The idea that you should get vaccinated even after having a natural infection isn’t new.
“There are three serotypes of wild poliovirus type 1, type 2, and type 3 each with a slightly different capsid protein. Immunity to one serotype does not give confer immunity to the other two.”The Polio Virus
While natural immunity is good, often immunity from a vaccine is even better.
Why You Should Get Vaccinated Even Though You Had COVID
In addition to the fact that many vaccines sometimes offer broader protection against multiple serotypes of a disease, there is the simple fact that some natural infections don’t provide life-long immunity.
Do you develop life-long immunity to tetanus?
“…people who recover from tetanus do not have natural immunity and can be infected again.”Tetanus
What about COVID-19?
“Getting COVID-19 may offer some protection, known as natural immunity. Current evidence suggests that reinfection with the virus that causes COVID-19 is uncommon in the months after initial infection, but may increase with time.”Benefits of Getting Vaccinated
So far, results from studies confirm that you should get vaccinated, even after you had a natural COVID-19 infection.
There is the Denmark study, which found that fewer than 50% of those over 65 years of age were protected against a repeat infection after having COVID-19.
“Despite evidence of an effective acquired immune response after COVID‐19, some studies have shown that patients with mild symptoms have developed a weaker and less lasting immune response to the virus, with a decrease in the level of antibodies after 2–3 months of infection.“Reinfection of COVID‐19 after 3 months with a distinct and more aggressive clinical presentation: Case report
More recently, a study in Kentucky found that folks who were unvaccinated, but had already had COVID, were more than twice as likely to be reinfected with COVID-19 than those who were fully vaccinated.
“These findings suggest that among persons with previous SARS-CoV-2 infection, full vaccination provides additional protection against reinfection. Among previously infected Kentucky residents, those who were not vaccinated were more than twice as likely to be reinfected compared with those with full vaccination. All eligible persons should be offered vaccination, including those with previous SARS-CoV-2 infection, to reduce their risk for future infection.”Reduced Risk of Reinfection with SARS-CoV-2 After COVID-19 Vaccination — Kentucky, May–June 2021
And case reports and studies that have found evidence of reinfection in those who have had natural infections.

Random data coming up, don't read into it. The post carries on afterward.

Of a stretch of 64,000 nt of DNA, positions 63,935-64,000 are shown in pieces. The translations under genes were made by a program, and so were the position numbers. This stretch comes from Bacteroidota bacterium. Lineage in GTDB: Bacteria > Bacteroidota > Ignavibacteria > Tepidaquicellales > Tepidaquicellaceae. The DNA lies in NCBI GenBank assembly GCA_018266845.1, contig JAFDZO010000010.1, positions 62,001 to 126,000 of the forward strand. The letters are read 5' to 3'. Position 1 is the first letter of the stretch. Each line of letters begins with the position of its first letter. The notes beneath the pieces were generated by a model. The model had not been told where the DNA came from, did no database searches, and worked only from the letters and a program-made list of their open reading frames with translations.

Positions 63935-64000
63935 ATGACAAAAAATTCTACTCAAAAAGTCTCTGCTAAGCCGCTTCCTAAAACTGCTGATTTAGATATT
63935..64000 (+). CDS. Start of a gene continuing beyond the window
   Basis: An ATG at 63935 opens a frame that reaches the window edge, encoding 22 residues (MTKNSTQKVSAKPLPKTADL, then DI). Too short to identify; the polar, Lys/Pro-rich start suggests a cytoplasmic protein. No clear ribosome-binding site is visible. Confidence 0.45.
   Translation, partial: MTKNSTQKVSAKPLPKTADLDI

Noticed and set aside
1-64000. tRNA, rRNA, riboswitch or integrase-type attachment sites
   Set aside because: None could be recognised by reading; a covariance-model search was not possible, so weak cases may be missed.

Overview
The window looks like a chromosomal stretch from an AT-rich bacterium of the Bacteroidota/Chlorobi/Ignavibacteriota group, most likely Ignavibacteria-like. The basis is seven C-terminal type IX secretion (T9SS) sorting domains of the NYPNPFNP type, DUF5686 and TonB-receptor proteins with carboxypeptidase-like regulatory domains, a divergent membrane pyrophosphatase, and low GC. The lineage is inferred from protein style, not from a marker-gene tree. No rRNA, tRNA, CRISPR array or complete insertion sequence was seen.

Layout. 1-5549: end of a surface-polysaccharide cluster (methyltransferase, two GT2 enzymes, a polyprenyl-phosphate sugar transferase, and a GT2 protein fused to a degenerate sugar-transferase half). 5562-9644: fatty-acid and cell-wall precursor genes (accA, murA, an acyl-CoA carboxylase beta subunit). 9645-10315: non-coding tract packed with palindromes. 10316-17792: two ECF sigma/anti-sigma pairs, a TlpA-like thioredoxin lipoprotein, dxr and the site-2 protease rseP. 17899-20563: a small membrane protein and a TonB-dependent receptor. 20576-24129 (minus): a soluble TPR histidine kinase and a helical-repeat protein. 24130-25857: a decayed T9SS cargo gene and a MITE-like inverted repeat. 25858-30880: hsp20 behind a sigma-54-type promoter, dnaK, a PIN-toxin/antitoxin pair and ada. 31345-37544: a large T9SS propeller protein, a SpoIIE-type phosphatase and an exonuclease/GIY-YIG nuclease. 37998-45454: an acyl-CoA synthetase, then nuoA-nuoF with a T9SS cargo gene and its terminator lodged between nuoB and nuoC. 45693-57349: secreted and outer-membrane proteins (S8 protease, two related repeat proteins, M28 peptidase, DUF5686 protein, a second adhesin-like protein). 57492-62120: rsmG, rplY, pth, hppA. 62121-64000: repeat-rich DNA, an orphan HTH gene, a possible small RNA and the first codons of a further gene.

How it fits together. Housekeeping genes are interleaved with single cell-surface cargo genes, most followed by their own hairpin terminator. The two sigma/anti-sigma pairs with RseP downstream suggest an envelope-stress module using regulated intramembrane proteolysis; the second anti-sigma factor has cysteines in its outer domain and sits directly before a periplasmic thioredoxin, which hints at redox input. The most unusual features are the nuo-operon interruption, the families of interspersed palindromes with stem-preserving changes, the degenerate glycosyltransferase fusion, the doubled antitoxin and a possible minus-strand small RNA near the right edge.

The CDC does report that COVID -19 reinfection after a natural infection is rare though.
“Cases of reinfection with COVID-19 have been reported, but remain rare.”Reinfection with COVID-19
Still, there is plenty of evidence that COVID-19 vaccines are safe, with few risks, and are highly effective, and likely do offer added protection if you have had a natural infection, so there is no good reason to not get vaccinated and protected.
“There is widespread confusion around natural immunity and whether someone who has already been infected with COVID-19 should still be vaccinated. Updating information and educational materials to reflect not only why Delta is different but also why natural immunity is unreliable and risky is recommended.”Bad Actors Use Israeli Study to Promote Natural Over Vaccine Immunity
You should also ignore all of the folks pushing misinformation trying to promote natural immunity over vaccine induced immunity!
How Long After You Had COVID Do You Have to Wait to Get Vaccinated?
If you are currently sick with COVID-19, you should wait until you get your COVID-19 vaccine.
“If you were treated for COVID-19 with monoclonal antibodies or convalescent plasma, you should wait 90 days before getting a COVID-19 vaccine.”Frequently Asked Questions about COVID-19 Vaccination
At least 90 days if you were treated with monoclonal antibodies or convalescent plasma.
“While there is no recommended minimum interval between infection and vaccination, current evidence suggests that the risk of SARS-CoV-2 reinfection is low in the months after initial infection but may increase with time due to waning immunity. While vaccine supply remains limited, people with recent documented acute SARS-CoV-2 infection may choose to temporarily delay vaccination, if desired. However, they should recognize that the risk of reinfection and, therefore, the need for vaccination, can increase with time following initial infection.”COVID-19 Vaccine FAQs for Healthcare Professionals
What About Antibody-Dependent Enhancement?